Donald Trump said he diod not see the need for a trade deal with China before next year's election
Donald Trump said he diod not see the need for a trade deal with China before next year's election AFP / SAUL LOEB

European stock markets fell on Monday after a key survey pointed to weakness in the eurozone economy while some travel and tourism stocks benefited from the collapse of British giant Thomas Cook.

US stocks moved sideways. But both Frankfurt and Paris fell by around one percent after data from a closely watched survey showed that Brexit and trade war fears drove eurozone business growth to its lowest level in six years in September.

IHS Markit's composite eurozone PMI, seen as a key indicator of business confidence, fell to 50.4 in September, down from 51.9 in August -- the lowest reading since June 2013.

It warned that the single currency area's economy was "close to stalling."

Market analyst David Madden at CMC Markets UK said "disappointing manufacturing and services reports from France, in addition to Germany, has weighed on European stock markets."

Investors now need to weigh "German recession odds against central bank support," added Fawad Razaqzada, market analyst at

Thomas Cook fallout

Some rivals of British travel giant Thomas Cook, which declared bankruptcy after last-ditch re-financing attempts failed, saw their shares rise sharply.

TUI shares, listed in London, shot six percent higher.

Ryanair gained 1.4 percent and easyJet 4.5 percent, but British Airways parent IAG shed 1.3 percent.

In Hong Kong, China's Fosun International lost 1.5 percent after the collapse of Thomas Cook, in which it is the top shareholder.

The price of oil rose amid lingering questions about when Saudi Arabia will fully restore its output following drone attacks on oil infrastructure last week.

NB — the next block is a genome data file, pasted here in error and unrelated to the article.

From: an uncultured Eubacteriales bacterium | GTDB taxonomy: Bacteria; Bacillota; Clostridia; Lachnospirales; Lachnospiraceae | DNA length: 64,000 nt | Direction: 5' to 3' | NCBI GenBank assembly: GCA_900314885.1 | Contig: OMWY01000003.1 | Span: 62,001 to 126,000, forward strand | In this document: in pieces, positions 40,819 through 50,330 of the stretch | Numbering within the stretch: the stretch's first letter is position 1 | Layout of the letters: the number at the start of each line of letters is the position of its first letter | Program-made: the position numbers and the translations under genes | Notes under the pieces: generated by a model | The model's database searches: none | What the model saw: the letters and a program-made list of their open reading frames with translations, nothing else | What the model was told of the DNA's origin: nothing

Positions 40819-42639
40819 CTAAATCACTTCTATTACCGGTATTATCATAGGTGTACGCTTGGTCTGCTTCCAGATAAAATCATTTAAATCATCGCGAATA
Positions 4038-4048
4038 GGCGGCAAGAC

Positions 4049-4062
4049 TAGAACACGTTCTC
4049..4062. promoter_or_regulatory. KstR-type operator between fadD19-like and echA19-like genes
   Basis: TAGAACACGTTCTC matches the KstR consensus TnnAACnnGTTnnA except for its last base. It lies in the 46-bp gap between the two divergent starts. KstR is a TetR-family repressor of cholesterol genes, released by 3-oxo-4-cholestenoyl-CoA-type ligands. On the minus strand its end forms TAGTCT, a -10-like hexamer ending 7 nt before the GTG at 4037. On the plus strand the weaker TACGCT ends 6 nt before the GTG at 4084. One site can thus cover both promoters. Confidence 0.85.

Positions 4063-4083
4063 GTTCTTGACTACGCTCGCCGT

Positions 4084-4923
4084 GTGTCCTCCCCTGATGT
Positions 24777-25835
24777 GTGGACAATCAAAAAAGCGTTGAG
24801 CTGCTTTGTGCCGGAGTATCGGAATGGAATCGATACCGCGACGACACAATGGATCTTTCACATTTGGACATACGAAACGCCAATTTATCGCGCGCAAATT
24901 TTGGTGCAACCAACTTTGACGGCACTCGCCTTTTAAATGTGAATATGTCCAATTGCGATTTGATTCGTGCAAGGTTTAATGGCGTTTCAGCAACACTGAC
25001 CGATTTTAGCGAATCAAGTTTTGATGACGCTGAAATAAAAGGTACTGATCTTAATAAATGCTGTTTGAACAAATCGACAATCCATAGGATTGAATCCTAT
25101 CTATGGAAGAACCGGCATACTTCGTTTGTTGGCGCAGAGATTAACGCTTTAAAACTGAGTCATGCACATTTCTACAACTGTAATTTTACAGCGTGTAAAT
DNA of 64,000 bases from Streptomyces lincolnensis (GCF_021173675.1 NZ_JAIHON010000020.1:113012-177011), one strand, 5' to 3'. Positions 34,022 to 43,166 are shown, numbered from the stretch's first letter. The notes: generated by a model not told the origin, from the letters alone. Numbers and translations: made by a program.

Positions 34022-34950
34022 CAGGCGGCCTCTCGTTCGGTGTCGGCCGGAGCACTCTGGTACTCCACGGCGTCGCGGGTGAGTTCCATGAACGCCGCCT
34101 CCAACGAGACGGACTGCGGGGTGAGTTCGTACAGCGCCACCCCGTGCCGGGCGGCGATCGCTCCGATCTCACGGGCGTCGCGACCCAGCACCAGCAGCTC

Meanwhile, the pound fell against the dollar at the start of a crucial week for Britain with the Supreme Court to decide whether Prime Minister Boris Johnson acted legally in suspending parliament for an extended period as he pushes for Brexit by October 31.

Stock markets were also buffeted after President Donald Trump ruled out a partial trade deal with China, casting fresh doubt on any early agreement.

"Investors remain unconvinced that a trade deal is about to see the light of day soon, and that's likely to put a cap on any further gains in risk assets," said Hussein Sayed, chief market strategist at FXTM.

Investors have also been digesting the New York Federal Reserve Bank's sudden moves to boost liquidity in the financial system and prevent short-term interest rates from rising too high.

New York Fed President John Williams defended the moves.

"We were prepared for such an event, acted quickly and appropriately and our actions were successful," Williams said.

But he said it remains important to "examine these recent market dynamics" that led to the situations, adding, "we will continue to monitor and analyze developments closely."

Key figures around 2100 GMT

New York - Dow: UP 0.1 percent at 26,949.99 (close)

New York - S&P 500: FLAT at 2,991.78 (close)

New York - Nasdaq: DOWN 0.1 percent at 8,112.46 (close)

London - FTSE 100: DOWN 0.3 percent at 7,326.08 (close)

Frankfurt - DAX 30: DOWN 1.0 percent at 12,342.33 (close)

Paris - CAC 40 DOWN 1.1 percent at 5,630.76 (close)

EURO STOXX 50 - DOWN 1.0 percent at 3,536.97 (close)

Tokyo - Nikkei 225: Closed for a public holiday

Hong Kong - Hang Seng: DOWN 0.8 percent at 26,222.40 (close)

Shanghai - Composite: DOWN 1.0 percent at 2,977.08 (close)

Euro/dollar: DOWN at $1.0992 from $1.1017 at 2100 GMT

Pound/dollar: DOWN at $1.2434 from $1.2478

Euro/pound: UP at 88.40 pence from 88.29 pence

Dollar/yen: DOWN at 107.49 yen from 107.56

Brent North Sea crude: UP 0.8% at $64.77 per barrel

West Texas Intermediate: UP 0.9% at $58.64 per barrel